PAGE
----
By the way...were u there last week doing the Astronaut Farmer pick-ups?
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#5 David Mullen ASC

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Posted 12 August 2006 - 12:05 PM

My guess is yes, the fans would eventually turn back on if the system was close to overheating, but I don't know how that long would have to be.

David..

Yes, I know. I had told them HD would be their best bet but the company had 3000' left over and thought that would be enough...even though I said it never would. They wanted it to be as close to real as possible, even though it's just ending up on dvd. Oh well, do what I'm told.

By the way...were u there last week doing the Astronaut Farmer pick-ups?


These producers don't sound very budget-saavy. If this is just for DVD, they could have shot the screen tests on an SDX900 or Super-16. As you know, there's a difference between a test to see how something renders in the final shooting format versus a test of a dramatic scene and how the actors will play it. Obviously if they are shooting more than 11,000' (which is already like 2 hours) they must be shooting actual scenes or something.

Yes, I was there at Panavision two weeks ago prepping for the "Astronaut Farmer" pick-ups. It was tough for the AC's because at the last minute (as we were leaving Panavision), we got two days lopped off of our pick-up shoot but the list of shots didn't get smaller, so the solution was to run three units simultaneously on one of our days, so at 4:30PM on a Friday, I'm calling my AC to tell him to prep a third package and set of lenses for it! Seems silly to work a longer day with more crew & equipment & overtime -- because it probably works out the same, budget-wise, as shooting an additional day with a smaller crew overall. But for some reason, psychologically, the studio would give us the go-ahead at the last minute if we had a two-day schedule instead of a four-day schedule.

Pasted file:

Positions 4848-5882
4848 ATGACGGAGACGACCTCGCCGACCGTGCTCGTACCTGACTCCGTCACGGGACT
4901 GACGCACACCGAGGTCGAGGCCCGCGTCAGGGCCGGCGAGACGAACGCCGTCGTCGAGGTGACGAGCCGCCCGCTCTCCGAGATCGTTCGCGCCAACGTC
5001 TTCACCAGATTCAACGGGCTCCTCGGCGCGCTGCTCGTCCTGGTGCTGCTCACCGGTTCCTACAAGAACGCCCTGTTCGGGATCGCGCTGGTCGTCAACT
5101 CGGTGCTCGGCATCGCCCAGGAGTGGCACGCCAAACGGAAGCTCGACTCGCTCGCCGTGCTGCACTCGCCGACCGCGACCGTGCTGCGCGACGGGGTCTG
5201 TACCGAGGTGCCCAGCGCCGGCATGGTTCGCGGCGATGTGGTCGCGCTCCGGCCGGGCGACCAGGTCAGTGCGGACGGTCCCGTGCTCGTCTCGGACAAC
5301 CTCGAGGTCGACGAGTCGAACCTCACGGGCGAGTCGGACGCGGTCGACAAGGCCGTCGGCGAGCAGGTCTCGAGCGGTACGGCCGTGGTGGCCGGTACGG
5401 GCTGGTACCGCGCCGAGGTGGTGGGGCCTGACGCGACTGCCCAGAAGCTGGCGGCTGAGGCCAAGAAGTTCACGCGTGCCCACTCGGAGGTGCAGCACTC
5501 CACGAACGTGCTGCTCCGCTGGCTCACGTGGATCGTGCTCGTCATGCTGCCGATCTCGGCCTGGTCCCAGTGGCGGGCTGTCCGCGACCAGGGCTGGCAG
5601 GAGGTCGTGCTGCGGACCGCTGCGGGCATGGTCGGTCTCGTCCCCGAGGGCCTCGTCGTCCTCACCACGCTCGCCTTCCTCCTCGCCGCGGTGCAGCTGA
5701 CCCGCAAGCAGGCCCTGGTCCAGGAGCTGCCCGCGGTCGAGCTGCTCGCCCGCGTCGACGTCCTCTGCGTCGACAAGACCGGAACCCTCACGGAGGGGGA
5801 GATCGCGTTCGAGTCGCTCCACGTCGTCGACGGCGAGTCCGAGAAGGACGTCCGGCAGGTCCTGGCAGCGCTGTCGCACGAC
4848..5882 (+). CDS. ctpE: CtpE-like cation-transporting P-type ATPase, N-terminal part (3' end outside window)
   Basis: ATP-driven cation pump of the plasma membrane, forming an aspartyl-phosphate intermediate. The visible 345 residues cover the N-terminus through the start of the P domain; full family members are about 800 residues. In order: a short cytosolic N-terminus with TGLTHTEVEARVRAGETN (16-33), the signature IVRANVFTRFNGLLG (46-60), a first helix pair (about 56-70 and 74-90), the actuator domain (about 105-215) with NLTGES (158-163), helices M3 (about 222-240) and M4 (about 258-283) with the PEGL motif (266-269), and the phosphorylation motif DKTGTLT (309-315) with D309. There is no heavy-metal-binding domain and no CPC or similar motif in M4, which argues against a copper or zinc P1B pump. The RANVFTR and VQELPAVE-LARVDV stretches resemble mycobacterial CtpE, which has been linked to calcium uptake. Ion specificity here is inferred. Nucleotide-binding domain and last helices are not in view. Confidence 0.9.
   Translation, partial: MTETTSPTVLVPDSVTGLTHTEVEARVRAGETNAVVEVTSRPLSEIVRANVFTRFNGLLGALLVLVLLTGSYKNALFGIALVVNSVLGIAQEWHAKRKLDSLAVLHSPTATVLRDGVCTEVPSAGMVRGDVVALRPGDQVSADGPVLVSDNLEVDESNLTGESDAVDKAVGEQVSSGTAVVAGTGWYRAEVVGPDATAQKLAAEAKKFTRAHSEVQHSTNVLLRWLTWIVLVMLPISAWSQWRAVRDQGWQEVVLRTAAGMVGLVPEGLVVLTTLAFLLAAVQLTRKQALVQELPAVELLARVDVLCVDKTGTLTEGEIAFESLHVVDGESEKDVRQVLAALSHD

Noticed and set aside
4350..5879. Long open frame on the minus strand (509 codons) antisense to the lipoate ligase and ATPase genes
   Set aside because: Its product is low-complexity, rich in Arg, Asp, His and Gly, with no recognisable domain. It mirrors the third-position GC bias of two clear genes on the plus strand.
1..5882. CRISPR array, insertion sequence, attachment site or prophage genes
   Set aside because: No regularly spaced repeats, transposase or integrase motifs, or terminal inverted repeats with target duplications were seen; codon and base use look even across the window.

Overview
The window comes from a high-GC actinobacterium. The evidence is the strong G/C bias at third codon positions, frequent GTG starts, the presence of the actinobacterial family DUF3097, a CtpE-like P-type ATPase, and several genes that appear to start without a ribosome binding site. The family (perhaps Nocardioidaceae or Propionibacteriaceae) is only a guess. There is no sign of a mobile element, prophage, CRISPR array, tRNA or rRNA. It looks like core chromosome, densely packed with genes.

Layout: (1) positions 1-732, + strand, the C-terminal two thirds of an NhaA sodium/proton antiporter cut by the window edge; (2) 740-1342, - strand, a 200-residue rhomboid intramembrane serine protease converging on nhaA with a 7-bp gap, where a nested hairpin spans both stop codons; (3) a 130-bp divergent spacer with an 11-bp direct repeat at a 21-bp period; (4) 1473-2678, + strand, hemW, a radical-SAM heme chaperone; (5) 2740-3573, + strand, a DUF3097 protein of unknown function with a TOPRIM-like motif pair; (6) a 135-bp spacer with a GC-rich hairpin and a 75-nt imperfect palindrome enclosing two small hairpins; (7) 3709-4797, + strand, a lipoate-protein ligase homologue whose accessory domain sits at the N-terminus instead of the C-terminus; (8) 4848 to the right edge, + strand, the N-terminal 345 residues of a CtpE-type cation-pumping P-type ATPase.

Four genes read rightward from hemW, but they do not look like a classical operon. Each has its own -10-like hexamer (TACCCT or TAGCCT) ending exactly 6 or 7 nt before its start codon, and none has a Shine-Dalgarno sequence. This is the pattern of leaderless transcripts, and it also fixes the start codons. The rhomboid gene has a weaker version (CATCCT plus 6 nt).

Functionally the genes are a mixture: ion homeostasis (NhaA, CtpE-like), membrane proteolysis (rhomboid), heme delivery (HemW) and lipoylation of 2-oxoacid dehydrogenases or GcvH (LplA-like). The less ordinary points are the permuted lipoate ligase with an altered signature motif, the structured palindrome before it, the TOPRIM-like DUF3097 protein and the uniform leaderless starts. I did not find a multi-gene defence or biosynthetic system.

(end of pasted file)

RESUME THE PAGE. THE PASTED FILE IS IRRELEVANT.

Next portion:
It sucks because I love lighting and shooting inserts, but on "Astronaut Farmer" they always ended up being done by a second or third unit person without much supervision from me.
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#6 Eric Steelberg ASC

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Posted 12 August 2006 - 04:05 PM

Yes, they were shooting actual scenes with lighting changes, but just against balck. Was very strange.
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#7 Arni Heimir

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Posted 12 August 2006 - 04:13 PM

I would have thought that the Genesis was in more use over the f900s
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#8 David Mullen ASC